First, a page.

Document Detail


The independent role of cyclic flexure in the early in vitro development of an engineered heart valve tissue.
MedLine Citation:
PMID:  15207464     Owner:  NLM     Status:  MEDLINE    
Abstract/OtherAbstract:
Tissue engineered heart valves (TEHV) are being investigated as an alternative to current non-viable prosthetic valves and valved conduits. Studies suggest that pulse duplicator bioreactors can stimulate TEHV development. In the current study, a model system was used to determine if cyclic flexure, a major mode of heart valve deformation, has independent effects on TEHV cell and extracellular matrix (ECM) development. Ovine vascular smooth muscle cells (SMC) were seeded for 30 h onto strips of non-woven 50:50 polyglycolic acid (PGA) and poly-L-lactic acid (PLLA) scaffold. After 4 days of incubation, SMC-seeded and unseeded scaffolds were either maintained under static conditions (static group), or subjected to unidirectional cyclic three-point flexure at a physiological frequency and amplitude in a bioreactor (flex group) for 3 weeks. After seeding or incubation, the effective stiffness (E) was measured, with SMC-seeded scaffolds further characterized by DNA, collagen, sulfated glycosaminoglycan (S-GAG), and elastin content, as well as by histology. The seeding period was over 90% efficient, with a significant accumulation of S-GAG, no significant change in E, and no collagen detected. Following 3 weeks of incubation, unseeded scaffolds exhibited no significant change in E in the flex or static groups. In contrast, E of SMC-seeded scaffolds increased 429% in the flex group (p<0.01) and 351% in the static group (p<0.01), with a trend of increased E, a 63% increase in collagen (p<0.05), increased vimentin expression, and a more homogenous transmural cell distribution in the flex versus static group. Moreover, a positive linear relationship (r2=0.996) was found between the mean E and mean collagen concentration. These results show that cyclic flexure can have independent effects on TEHV cell and ECM development, and may be useful in predicting the mechanical properties of TEHV constructed using novel scaffold materials.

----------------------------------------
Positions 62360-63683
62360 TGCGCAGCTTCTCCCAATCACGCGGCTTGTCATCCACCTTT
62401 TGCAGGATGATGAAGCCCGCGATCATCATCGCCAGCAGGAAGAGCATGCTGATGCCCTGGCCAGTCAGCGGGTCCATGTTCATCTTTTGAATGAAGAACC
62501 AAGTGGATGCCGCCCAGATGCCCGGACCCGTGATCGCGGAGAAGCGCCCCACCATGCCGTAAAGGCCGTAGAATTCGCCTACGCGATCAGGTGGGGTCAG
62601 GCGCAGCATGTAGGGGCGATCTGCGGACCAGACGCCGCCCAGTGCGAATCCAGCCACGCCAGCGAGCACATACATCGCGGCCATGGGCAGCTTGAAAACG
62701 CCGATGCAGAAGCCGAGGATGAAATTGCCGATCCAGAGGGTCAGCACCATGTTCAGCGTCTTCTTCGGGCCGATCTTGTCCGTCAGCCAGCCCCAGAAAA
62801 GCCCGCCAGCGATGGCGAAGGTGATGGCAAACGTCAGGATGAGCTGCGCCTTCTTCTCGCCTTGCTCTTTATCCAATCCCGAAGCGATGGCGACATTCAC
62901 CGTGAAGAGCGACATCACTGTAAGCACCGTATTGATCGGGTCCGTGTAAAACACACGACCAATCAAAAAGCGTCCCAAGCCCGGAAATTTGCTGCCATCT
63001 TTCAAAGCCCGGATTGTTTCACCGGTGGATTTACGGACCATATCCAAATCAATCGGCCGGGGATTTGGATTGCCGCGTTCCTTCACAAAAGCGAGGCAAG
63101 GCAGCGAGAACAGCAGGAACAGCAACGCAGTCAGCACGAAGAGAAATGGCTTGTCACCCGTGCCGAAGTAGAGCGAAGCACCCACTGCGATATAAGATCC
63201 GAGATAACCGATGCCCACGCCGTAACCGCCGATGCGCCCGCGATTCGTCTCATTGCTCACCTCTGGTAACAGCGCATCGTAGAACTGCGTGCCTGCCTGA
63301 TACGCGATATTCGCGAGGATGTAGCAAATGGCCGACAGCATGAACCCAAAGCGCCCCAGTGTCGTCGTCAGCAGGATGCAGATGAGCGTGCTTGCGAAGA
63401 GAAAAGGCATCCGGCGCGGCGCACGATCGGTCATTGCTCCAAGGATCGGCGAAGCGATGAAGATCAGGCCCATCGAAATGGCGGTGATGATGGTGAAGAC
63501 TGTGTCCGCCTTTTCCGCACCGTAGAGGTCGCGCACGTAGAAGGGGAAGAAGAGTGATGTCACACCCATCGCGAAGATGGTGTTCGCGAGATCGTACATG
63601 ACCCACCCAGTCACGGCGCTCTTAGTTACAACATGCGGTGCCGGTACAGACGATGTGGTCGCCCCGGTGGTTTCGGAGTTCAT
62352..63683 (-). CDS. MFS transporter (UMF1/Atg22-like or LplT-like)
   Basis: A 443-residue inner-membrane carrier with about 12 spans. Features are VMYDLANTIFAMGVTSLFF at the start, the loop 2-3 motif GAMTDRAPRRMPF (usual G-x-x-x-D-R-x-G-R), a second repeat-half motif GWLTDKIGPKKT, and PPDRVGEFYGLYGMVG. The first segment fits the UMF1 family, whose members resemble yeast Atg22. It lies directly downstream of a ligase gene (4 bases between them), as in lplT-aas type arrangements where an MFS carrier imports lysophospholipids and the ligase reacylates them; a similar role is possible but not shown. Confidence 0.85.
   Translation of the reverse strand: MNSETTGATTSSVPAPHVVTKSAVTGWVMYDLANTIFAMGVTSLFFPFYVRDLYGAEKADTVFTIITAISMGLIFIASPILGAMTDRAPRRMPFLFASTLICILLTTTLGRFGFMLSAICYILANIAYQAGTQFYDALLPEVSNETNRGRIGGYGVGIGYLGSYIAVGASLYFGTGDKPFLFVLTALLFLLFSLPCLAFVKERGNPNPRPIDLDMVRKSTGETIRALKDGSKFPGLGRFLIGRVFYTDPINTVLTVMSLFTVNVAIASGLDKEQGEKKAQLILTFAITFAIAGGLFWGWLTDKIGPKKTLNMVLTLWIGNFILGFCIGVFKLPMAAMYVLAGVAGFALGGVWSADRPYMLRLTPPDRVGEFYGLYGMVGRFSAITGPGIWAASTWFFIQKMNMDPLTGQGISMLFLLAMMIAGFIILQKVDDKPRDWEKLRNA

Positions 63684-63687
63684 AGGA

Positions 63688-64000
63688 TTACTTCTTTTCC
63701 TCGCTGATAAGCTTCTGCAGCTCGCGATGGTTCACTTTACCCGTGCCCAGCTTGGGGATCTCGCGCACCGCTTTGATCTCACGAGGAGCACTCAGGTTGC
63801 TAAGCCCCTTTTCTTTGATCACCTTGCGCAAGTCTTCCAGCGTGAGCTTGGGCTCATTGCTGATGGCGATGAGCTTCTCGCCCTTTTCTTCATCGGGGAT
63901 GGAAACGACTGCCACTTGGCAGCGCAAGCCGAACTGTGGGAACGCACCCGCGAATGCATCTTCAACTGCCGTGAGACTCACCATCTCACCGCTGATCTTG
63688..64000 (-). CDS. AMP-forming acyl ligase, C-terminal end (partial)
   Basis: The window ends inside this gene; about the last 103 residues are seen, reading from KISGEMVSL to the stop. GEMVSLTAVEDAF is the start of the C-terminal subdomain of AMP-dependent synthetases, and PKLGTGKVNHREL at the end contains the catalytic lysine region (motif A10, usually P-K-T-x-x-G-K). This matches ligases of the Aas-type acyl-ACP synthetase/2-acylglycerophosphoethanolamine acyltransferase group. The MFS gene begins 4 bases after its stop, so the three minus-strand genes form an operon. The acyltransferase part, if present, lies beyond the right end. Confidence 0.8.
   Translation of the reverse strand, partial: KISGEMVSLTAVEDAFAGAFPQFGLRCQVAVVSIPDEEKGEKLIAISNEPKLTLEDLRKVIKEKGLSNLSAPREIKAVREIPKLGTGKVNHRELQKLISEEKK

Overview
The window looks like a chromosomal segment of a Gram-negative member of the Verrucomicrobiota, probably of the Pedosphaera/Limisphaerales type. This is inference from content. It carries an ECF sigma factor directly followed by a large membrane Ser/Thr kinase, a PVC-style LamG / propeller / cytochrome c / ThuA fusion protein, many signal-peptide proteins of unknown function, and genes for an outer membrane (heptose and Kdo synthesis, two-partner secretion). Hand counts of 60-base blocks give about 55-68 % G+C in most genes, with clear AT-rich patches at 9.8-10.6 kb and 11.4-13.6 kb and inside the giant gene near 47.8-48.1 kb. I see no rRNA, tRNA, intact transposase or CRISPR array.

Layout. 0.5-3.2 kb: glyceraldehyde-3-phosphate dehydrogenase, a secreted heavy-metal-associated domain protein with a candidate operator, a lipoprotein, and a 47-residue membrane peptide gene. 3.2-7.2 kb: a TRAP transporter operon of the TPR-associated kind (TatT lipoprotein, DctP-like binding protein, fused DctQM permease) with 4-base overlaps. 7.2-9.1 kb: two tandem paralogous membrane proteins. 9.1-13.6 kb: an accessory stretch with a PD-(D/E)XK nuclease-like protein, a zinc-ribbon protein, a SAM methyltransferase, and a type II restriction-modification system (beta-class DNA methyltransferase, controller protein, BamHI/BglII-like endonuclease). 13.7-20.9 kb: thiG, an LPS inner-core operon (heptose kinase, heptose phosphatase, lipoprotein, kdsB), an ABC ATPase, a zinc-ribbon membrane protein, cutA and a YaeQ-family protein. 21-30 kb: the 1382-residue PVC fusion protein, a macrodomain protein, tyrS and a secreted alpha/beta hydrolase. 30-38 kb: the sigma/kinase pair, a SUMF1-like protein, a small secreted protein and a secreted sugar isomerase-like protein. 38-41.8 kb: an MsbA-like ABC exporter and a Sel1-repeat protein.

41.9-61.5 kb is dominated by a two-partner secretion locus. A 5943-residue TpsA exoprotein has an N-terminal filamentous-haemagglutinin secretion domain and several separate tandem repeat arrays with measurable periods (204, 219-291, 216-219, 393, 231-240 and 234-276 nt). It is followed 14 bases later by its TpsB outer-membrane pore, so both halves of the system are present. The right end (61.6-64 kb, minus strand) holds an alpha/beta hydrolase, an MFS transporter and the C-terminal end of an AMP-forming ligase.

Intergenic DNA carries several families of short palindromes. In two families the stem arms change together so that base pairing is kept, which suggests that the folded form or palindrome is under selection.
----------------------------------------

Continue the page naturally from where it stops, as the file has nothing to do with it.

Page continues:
Authors:
George C Engelmayr; Elena Rabkin; Fraser W H Sutherland; Frederick J Schoen; John E Mayer; Michael S Sacks
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Publication Detail:
Type:  Comparative Study; Journal Article; Research Support, U.S. Gov't, P.H.S.    
Journal Detail:
Title:  Biomaterials     Volume:  26     ISSN:  0142-9612     ISO Abbreviation:  Biomaterials     Publication Date:  2005 Jan 
Date Detail:
Created Date:  2004-06-21     Completed Date:  2005-02-15     Revised Date:  2007-11-14    
Medline Journal Info:
Nlm Unique ID:  8100316     Medline TA:  Biomaterials     Country:  England    
Other Details:
Languages:  eng     Pagination:  175-87     Citation Subset:  IM    
Affiliation:
Engineered Tissue Mechanics Laboratory, McGowan Institute for Regenerative Medicine and the Department of Bioengineering, University of Pittsburgh, 100 Technology Drive, Suite 200, Pittsburgh, PA 15219, USA.
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MeSH Terms
Descriptor/Qualifier:
Animals
Bioprosthesis*
Bioreactors*
Cell Proliferation
Cell Survival
Cells, Cultured
Elasticity
Extracellular Matrix / physiology*,  ultrastructure
Heart Valve Prosthesis*
Mechanotransduction, Cellular / physiology*
Muscle, Smooth, Vascular / cytology,  physiology*
Physical Stimulation / instrumentation,  methods
Sheep
Stress, Mechanical
Tissue Culture Techniques / instrumentation,  methods
Tissue Engineering / instrumentation*,  methods
Grant Support
ID/Acronym/Agency:
HL-68-816-01/HL/NHLBI NIH HHS; HL-97-005/HL/NHLBI NIH HHS

From MEDLINE®/PubMed®, a database of the U.S. National Library of Medicine


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